For my part in this project, I collected all the census data and wrote the presentation, while M. C. made all the charts, graphs, and maps. (J. F., whose name is included in the first slide, did a separate data analysis that is included only in the Collaborate presentation.) Using United States census data since 1940, we clearly show that Oakland has vastly changed in race and age demographics. A city which began several decades ago as mostly white has become very racially diverse. Although the black population has been decreasing as of late, the Asian-American and Hispanic populations continue to increase. The most surprising aspect of this was the slow decline in population of school-age children in Oakland, perhaps due to gentrification. We show the locations of the five public library branches in west Oakland along with the demographic information. While drawing no firm conclusions, we posit that perhaps the librarians need to reassess how they are serving their patrons, in light of the quickly-changing demographic picture of Oakland.

I show with this evidence an awareness that places like Oakland can have rapidly shifting demographics, so LIS professionals must stay aware of the populations they serve. A library that had many children a few years ago may now have mostly elderly patrons, or maybe an influx of young professionals. As the Hispanic population continues to increase, services and collections in Spanish may become more integral to certain branches. These social and cultural groups all have different information needs that must be taken into account.


The social, cultural, and economic diversity of library clientele must be kept in mind no matter what career path I take in the future. Equity of access to all demographics has always been a value of LIS professionals, as was demonstrated by the librarians at the South Chicago Branch Library. I must continue to uphold the high standards they set nearly 75 years ago by reaching out to underserved groups and creating a welcoming place for anyone, no matter their demographic.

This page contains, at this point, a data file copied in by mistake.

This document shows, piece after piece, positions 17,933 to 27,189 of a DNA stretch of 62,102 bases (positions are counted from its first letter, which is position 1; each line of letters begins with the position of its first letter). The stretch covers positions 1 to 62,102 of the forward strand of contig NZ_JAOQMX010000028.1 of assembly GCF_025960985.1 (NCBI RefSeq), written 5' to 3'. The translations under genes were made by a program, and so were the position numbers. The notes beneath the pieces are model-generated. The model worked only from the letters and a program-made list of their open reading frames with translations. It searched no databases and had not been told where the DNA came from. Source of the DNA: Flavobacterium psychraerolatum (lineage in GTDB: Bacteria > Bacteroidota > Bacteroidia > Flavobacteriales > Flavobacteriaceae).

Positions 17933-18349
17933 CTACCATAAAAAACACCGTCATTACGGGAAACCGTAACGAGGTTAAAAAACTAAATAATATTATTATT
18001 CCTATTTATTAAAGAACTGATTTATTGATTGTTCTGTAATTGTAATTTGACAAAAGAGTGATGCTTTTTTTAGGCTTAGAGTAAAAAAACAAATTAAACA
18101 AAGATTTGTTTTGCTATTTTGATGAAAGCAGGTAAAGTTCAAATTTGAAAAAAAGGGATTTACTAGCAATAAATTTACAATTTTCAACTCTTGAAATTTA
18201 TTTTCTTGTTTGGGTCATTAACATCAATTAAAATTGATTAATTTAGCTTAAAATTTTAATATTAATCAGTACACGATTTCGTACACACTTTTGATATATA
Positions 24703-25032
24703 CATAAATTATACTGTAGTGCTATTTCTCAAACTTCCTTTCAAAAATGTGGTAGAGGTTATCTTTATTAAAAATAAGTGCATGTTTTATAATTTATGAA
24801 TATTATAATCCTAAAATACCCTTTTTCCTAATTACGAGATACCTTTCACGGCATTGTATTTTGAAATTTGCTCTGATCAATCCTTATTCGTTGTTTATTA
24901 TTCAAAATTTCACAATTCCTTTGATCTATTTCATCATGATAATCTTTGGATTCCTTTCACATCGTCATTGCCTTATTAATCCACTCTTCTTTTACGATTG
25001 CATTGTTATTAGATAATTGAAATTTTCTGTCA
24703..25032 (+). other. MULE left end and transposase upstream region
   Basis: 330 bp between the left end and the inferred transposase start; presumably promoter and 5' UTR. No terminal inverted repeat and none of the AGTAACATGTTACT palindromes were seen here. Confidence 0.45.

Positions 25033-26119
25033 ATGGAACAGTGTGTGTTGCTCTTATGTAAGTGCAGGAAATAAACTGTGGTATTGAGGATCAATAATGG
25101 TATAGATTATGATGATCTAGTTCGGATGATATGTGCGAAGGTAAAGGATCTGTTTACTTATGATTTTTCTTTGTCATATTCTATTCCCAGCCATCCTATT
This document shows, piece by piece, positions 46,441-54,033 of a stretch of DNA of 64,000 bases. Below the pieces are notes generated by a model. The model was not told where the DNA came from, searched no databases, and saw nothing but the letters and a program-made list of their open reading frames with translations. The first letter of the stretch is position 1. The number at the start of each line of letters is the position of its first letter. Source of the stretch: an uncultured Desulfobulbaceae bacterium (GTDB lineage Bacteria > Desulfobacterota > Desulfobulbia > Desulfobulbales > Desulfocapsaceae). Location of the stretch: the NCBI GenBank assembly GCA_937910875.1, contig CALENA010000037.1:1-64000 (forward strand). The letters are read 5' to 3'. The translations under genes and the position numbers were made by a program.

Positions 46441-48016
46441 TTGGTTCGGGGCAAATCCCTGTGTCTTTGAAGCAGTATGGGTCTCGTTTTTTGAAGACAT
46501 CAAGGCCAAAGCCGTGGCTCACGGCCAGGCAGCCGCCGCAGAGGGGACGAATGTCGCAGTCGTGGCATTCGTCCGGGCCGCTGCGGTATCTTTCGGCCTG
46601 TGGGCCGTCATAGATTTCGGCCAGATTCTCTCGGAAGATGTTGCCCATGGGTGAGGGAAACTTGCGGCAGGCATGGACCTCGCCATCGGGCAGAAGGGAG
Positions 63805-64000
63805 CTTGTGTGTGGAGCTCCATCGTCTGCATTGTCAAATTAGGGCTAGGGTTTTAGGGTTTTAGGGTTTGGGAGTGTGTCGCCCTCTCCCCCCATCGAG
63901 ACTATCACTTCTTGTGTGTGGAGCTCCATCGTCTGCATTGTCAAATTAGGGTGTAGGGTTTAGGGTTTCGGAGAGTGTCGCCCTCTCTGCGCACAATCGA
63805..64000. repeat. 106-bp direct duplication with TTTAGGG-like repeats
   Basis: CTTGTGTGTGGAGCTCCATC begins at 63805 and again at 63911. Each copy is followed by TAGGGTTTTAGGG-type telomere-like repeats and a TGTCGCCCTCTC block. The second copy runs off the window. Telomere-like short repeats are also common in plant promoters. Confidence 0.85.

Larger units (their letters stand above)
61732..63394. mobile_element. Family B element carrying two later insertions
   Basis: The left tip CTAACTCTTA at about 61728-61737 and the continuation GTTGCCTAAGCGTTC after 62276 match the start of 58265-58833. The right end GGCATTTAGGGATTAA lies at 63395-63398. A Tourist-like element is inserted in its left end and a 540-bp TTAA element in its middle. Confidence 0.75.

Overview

Aaron Marcus and Associates, Inc. (2001). Cultural dimensions and global web design: What? So what? Now what? Retrieved from

American Library Association. (2013a). Diversity. Retrieved from

American Library Association. (2013b). Outreach resources for services to older adults. Retrieved from

American Library Association. (2013c). ALA member demographics survey. Retrieved from

Pulido, L. (2000). Rethinking environmental racism: White privilege and urban development in Southern California, Annals of the Association of American Geographers, 90:15. doi:10.1111/0004-5608.00182.

U.S. Census Bureau. (2011, Sept.) The white population: 2010. Retrieved from

Wiegand, W. (2011). Main Street public library: Community places and reading spaces in the rural heartland, 1876-1956. Iowa City: University of Iowa Press.

No comments:

Post a Comment